Reading Nephi – 13:30-37

068-068-the-liahona-fullVerses 30-33 give the logic of this vision. There’s a grand parallel going on between the dramatically afflicted and nearly destroyed remnant of the Lehites and the “awful blindness” of the Gentiles. God’s ultimate covenant with Israel is rich enough to offer provisions to both in their different but analogously wretched lots.

While I find this passage tremendously uplifting and profound, I also can’t simply run away from the stone of stumbling that is this language of God smiting whole peoples and generations. My Mormonism keeps me from being fully modern in many ways, and as communitarian as I believe myself to be, I simply can’t grasp the idea that historical, trans-generational, trans-millennial conglomerates of humans can be both accountable and justifiably acted upon in the same way that an individual can. I want to say that these claims of God smiting people is merely the way Nephi understands and elaborates historical tragedies. And maybe that’s right. But it’s also a dodge; since what do I do if it really is the angel speaking?

I don’t know how much stalk to put into chronology here, but if we want to think about the point at which the U.S. was “lifted above all nations,” I don’t think we can place the date before World War II. As large as our history looms in our own eyes, it was only with the conclusion of the thirty-year world wars in the middle of the twentieth century that the U.S. became a global superpower. Interpreting it in this light, it’s fascinating to think of the promise God makes here that at this point (post-1945) the remnants of Lehi are not going to be utterly destroyed. There was a dramatic collapse not just of the Native Americans as sovereign peoples but also as the embodiment of a certain culture and way of life in the first half of the twentieth century, during which time the rest of American society forgot about them (except for those government and economic interests that continued to actively oppress them). As though in fulfillment of these prophecies, the second half of the twentieth century has seen native peoples rallying around the banner of “We are still here.” The dawn of the twenty-first century has seen significant gains in recognition and political influence in both domestic and global politics (their efforts in environmental and Native Lives Matter movements are emblematic). [FN1]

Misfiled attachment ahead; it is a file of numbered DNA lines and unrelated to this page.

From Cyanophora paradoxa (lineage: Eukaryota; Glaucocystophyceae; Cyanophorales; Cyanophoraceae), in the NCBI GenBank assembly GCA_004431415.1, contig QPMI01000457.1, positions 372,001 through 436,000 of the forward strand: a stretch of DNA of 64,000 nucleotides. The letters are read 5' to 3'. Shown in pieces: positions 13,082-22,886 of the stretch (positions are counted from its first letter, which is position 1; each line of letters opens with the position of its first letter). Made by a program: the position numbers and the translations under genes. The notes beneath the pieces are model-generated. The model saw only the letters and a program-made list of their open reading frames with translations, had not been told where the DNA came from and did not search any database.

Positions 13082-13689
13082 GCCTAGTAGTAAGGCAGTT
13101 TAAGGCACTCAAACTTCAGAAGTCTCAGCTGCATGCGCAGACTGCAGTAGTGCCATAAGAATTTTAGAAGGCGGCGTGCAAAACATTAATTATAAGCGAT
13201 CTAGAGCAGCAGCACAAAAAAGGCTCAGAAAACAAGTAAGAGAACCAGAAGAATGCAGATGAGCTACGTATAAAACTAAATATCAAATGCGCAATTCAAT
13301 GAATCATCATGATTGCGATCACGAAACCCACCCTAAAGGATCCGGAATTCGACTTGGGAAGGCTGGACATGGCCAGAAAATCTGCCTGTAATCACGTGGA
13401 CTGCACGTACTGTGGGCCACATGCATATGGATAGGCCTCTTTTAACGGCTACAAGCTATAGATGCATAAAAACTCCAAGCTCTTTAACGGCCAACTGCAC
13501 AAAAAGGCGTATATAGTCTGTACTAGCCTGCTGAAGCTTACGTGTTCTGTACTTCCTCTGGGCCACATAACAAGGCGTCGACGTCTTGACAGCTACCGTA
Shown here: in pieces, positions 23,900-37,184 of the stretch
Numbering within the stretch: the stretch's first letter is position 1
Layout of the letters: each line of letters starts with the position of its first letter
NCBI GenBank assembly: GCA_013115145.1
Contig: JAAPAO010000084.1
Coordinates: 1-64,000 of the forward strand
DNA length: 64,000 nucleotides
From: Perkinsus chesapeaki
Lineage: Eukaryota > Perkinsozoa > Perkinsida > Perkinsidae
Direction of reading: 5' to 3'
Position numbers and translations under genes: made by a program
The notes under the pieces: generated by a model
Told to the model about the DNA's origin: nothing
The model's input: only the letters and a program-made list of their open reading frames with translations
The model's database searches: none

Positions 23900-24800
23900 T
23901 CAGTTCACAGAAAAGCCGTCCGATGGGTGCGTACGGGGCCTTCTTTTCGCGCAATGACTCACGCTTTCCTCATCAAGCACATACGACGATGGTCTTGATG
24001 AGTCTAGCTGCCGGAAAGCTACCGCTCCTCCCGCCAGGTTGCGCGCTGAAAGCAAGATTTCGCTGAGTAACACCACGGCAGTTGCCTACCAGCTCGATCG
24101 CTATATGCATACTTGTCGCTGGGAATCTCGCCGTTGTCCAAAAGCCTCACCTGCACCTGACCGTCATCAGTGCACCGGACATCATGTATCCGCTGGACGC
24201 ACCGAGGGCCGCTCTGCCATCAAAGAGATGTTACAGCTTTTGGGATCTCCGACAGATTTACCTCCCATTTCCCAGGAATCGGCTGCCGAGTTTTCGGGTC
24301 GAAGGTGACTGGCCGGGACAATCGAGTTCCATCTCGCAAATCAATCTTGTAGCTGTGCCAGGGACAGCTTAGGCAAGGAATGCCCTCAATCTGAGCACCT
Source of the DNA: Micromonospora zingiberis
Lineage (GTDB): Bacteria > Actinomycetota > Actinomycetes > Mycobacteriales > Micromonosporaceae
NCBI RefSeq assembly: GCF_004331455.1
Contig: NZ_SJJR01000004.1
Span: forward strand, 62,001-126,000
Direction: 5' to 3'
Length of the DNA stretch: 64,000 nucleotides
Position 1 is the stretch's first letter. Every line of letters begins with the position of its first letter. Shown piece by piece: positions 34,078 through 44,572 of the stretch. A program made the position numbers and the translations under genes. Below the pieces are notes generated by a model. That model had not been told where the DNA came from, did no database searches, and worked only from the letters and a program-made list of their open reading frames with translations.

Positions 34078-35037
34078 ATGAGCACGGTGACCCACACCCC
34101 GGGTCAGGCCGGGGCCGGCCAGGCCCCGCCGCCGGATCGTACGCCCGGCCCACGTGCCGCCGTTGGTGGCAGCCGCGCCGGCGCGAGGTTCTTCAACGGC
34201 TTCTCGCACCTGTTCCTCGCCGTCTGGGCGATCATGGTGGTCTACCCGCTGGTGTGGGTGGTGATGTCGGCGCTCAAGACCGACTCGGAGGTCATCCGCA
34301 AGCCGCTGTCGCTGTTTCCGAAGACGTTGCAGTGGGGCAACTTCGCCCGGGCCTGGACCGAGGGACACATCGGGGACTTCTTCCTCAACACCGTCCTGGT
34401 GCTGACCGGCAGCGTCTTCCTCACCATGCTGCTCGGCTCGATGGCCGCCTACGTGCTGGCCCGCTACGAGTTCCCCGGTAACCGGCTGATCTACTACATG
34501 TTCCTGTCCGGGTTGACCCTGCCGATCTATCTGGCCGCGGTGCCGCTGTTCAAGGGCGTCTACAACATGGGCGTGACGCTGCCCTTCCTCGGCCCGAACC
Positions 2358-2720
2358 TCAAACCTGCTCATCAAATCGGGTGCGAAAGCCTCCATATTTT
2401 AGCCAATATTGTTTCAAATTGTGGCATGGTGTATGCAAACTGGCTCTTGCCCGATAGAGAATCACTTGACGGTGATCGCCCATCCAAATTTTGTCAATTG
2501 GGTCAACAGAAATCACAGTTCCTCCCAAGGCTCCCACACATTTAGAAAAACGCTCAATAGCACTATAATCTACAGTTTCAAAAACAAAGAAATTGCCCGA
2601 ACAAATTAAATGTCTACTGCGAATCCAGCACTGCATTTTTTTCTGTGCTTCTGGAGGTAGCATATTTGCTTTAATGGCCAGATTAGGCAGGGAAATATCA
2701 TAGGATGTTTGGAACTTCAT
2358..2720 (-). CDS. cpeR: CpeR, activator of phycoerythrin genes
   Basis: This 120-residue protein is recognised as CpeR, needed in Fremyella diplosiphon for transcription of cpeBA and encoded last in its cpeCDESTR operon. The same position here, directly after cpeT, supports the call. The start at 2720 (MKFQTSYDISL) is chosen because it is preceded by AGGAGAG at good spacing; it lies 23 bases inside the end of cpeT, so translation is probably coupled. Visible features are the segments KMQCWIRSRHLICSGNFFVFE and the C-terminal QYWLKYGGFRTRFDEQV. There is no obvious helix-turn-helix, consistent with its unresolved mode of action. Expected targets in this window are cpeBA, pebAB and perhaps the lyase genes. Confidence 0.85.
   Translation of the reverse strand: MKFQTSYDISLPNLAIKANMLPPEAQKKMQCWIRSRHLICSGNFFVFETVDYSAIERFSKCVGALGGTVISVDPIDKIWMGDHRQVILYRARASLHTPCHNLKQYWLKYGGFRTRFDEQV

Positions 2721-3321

We can also note that the angel is clear with Nephi, who too often focuses his sentiments only on his own posterity. The covenant here is with Lehi, and the promises extend to the remnants of both Nephi and his brethren. Genocides are never complete—whether one speaks of the Nephite genocide, the genocide of Native Americans, or the Mountain Meadows Massacre. God can empower and extend grace through former covenants to the various remnants.

Similarly, apostasy is never complete. However awful our state of blindness, we are not abandoned. God reminds, revives, and renews the covenant, restores that which was once plain and precious.